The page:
When I arrived at the St. Regis Hotel in New York earlier this week, there was no information package waiting in my room from IBM about its Information on Demand strategy. There wasn’t anything in the lobby that suggested a special event that would be taking place the next morning. Only a driver at the airport holding a sign that said “Welcome Rob Ashe,” assured me that the former Cognos president and I were in the right place. This is one of the few times Big Blue has left me, or anyone else, so uninformed.
At the press conference discussing IBM’s integration of the Cognos business intelligence (BI) product line, the company’s general manager of information management software, Ambuj Goyal, tried to explain why the company was taking this path. “We ask companies about their application agenda, and they tell us all about their ERP, their CRM, and so on,” he said. “When we ask them about their information agenda, we don’t get a consistent answer.”
Maybe because IT managers don’t really own the information.
Goyal gave a good example of how complicated this issue is. A company might want to examine profitability at one of its call centres. By getting a better sense of who has spent what on your products and services, you can start optimizing your staff to prioritize their calls, or to get trained on the most common kinds of problems. At least, you can for about 10 minutes.
“You could do it, but it would be a project,” said Goyal, and the word “project” was pronounced with the kind of weariness we associate with submitting our expense forms. “If new data comes in” – if the company goes through a merger or acquisition, for instance – “you’d have to do it all over again.” The essence of IBM’s strategy is to use its hardware, systems software and now analytical tools from Cognos to create an architecture for managing information as it not only grows but mutates within the organization.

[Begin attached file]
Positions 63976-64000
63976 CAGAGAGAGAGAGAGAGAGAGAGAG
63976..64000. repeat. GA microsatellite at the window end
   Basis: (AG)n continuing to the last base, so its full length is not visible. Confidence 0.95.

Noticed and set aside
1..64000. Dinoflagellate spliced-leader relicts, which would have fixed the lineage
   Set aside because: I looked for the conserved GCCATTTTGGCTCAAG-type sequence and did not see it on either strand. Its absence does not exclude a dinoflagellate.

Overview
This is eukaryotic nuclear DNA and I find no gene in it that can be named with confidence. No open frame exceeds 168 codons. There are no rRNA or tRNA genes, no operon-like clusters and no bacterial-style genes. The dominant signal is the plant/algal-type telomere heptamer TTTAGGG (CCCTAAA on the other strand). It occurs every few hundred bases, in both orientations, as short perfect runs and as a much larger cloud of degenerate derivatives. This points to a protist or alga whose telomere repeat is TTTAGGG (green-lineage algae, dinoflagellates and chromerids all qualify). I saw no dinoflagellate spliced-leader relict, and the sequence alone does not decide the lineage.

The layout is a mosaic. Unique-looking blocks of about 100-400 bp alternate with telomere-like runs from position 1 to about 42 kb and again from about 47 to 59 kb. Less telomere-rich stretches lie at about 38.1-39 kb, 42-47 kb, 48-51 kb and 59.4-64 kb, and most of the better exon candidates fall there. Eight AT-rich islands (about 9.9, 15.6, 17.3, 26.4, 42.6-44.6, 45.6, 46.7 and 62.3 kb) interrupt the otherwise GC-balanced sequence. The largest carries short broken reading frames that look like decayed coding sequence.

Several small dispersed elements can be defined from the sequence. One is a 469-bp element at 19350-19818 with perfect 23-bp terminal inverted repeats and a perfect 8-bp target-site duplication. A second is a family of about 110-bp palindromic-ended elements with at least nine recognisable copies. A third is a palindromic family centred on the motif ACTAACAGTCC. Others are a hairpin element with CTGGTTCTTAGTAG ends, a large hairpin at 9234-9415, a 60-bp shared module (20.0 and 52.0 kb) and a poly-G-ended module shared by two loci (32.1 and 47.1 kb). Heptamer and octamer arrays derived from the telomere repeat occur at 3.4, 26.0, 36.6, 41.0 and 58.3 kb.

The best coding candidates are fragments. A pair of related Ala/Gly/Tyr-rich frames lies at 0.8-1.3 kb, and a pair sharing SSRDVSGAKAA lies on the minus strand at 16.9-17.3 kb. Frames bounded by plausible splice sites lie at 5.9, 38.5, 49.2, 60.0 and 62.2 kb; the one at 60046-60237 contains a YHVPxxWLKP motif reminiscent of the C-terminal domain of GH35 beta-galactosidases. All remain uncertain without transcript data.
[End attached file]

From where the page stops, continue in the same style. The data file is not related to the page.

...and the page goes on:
This approach would probably work, but it requires enterprise to overcome a particularly difficult IT-business disconnect. IBM isn’t hearing a lot about information agendas because its traditional customer base isn’t really that focused on information. They are focused on applications because the ones they originally bought have never worked properly, or are so old that they’re being held together by sheer good fortune. Or they aren’t really immersed in, say, the financial data of the CFO’s team. They may understand the goals of the finance department, but that’s not the same thing as being a part of that information agenda. It’s hard to have one when the information in question is something of only peripheral interest.
IBM is hoping through Cognos to get closer to the people with the information agenda, but that’s only one step. The second step – which other vendors in this space will need to follow – is to help map those agendas to the application agendas of the IT department. You can’t engineer information on demand unless all parties involved can agree on what is being demanded. That’s the senior management agenda. Or at least it should be.